It’s been a rather long time since I last took a look into developments in Euro area central bank balance sheets so it is a good opportunity to do an update.

General Trends

First, here’s a table (source eurocrisismonitor) with the Target2 balances for the major Euro area NCBs. What is quite evident is that during the second half of 2012 and the start of 2013, Target2 balances were reduced significantly, with the pace slowing down considerably in the last few months. Current levels seem to mostly be a function of current accounts (surpluses) rather than actual financial flows. Especially Germany has stabilized around €575bn with Spain and Italy at €280bn and €210-230bn (for a total of nearly €500bn).

Euro NCB Aug 2012-2013

Spain

The above stabilization is clear if one looks at the detailed data of the Spanish NCB (BdE):

BdE Balance Sheet Aug 2013

Lending to MFIs through MRO/LTRO has stabilized since May something reflected on the Target2 net balance. During the start of 2013, the drop in refinancing operations was accounted by the reduction in the deposit facility from €47.4bn in January to €3.1bn in June. This should be considered a positive development since it probably reflects the fact that Spanish banks do not need any large liquidity buffers any more and are able to more actively use private money markets. Nevertheless, current Target2 figures seem to be quite sticky with current(+capital) account balances driving any changes.

Greece

Bank of Greece actually provides quite detailed monthly financial statements which can be used to draw important conclusions:

Bank of Greece Balance Sheet Aug 2013

During 2013, the main BoG asset categories have been on a downward trend, although the pace is rather slow with a reduction of close to €10bn in the Jun-Aug period. The positive fact is that this decrease has been driven by lower demands of ELA, which has dropped from over €30bn in January to a bit less than €12bn currently. The main counterpart of the reduction has been the Target2 balance which went from €87bn in January to €54bn in August, a result of various factors such as the current account surplus of recent months, inflows from the Greek Loan Facility and some inflows of private deposits. Banknotes have not exhibited any significant changes.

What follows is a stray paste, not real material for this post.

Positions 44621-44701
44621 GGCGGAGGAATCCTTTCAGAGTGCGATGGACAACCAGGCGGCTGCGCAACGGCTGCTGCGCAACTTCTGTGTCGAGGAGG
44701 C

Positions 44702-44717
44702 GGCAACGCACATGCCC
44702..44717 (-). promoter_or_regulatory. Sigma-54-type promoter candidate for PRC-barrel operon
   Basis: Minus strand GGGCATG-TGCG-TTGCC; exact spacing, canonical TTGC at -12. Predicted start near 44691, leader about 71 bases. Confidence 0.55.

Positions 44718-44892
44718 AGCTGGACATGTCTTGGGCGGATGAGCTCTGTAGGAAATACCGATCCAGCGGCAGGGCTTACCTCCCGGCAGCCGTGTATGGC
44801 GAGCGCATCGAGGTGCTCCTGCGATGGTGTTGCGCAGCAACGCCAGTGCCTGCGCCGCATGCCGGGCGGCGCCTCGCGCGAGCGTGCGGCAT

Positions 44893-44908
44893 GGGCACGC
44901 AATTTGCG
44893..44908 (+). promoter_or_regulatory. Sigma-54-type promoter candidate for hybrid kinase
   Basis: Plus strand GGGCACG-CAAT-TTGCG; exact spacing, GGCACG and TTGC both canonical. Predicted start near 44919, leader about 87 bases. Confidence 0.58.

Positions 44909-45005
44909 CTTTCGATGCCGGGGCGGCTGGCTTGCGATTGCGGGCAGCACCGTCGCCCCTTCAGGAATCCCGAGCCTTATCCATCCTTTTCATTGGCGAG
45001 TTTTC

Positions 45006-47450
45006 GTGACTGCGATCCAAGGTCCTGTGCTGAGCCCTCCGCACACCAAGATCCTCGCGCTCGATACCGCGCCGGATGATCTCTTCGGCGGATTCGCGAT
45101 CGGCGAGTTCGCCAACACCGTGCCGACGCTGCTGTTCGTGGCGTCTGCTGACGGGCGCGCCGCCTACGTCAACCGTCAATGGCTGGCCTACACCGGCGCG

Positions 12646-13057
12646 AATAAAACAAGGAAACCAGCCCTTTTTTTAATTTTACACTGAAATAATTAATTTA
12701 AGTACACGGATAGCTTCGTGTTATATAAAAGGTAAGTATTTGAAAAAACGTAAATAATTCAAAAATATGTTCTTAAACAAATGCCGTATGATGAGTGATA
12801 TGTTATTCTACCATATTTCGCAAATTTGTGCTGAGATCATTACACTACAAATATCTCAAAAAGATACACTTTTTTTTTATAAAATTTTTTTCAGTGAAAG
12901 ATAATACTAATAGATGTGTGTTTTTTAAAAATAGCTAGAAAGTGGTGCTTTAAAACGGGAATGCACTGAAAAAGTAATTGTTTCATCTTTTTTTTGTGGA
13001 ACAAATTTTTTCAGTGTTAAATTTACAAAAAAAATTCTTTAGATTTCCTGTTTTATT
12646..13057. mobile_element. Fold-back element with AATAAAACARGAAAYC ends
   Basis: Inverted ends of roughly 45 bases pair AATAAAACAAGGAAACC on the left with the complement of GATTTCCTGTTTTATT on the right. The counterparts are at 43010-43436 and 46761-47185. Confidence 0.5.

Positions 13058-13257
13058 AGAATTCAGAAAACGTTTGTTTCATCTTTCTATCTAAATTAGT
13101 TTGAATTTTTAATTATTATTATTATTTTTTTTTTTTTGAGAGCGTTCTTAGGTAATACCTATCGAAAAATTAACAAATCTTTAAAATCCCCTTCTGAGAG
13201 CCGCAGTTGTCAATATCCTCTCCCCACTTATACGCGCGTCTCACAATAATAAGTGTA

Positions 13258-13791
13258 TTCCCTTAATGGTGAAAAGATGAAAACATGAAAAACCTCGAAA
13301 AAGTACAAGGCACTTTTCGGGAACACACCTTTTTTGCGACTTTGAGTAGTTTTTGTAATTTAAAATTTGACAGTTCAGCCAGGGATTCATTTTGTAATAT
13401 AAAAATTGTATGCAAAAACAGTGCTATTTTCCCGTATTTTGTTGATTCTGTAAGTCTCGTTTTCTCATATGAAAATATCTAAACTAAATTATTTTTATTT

On the other hand, data on collateral haircuts is quite disturbing. Collateral only dropped from €219bn to €188bn, with the overall haircut increasing from 51% to 61%. This is mainly reflected by ELA which currently carries a haircut of close to 90%! Given the current size of MRO (€61bn), its haircut (25%) and current securities holdings of Greek MFIs (close to €77bn), it seems that Greek banks have posted most of their securities holdings as collateral for ECB regular refinancing operations while keeping credit claims for ELA. Current ELA collateral is close to 50% of the loans registered on their balance sheets as assets.

The 90% haircut is obviously very worrying for two reasons. First, it means that the ability of Greek MFIs to cover any liquidity shocks (due to a capital outflows scenario for instance) is quite limited: At 50% haircut they should be able to provide collateral for additional €60bn in liquidity while the current 90% haircut will limit them to only around €10-15bn. Secondly, haircuts of this size, cast doubt on the asset quality of posted credit claims. If Bank of Greece only accepts collateral at 10% of its face value, that fact should provide a hint of what the correct recovery rate is for the relevant loans (in case of debtor defaults). In general, it seems that current asset quality of Greek MFIs is extremely low while Target2 liabilities are still quite high.

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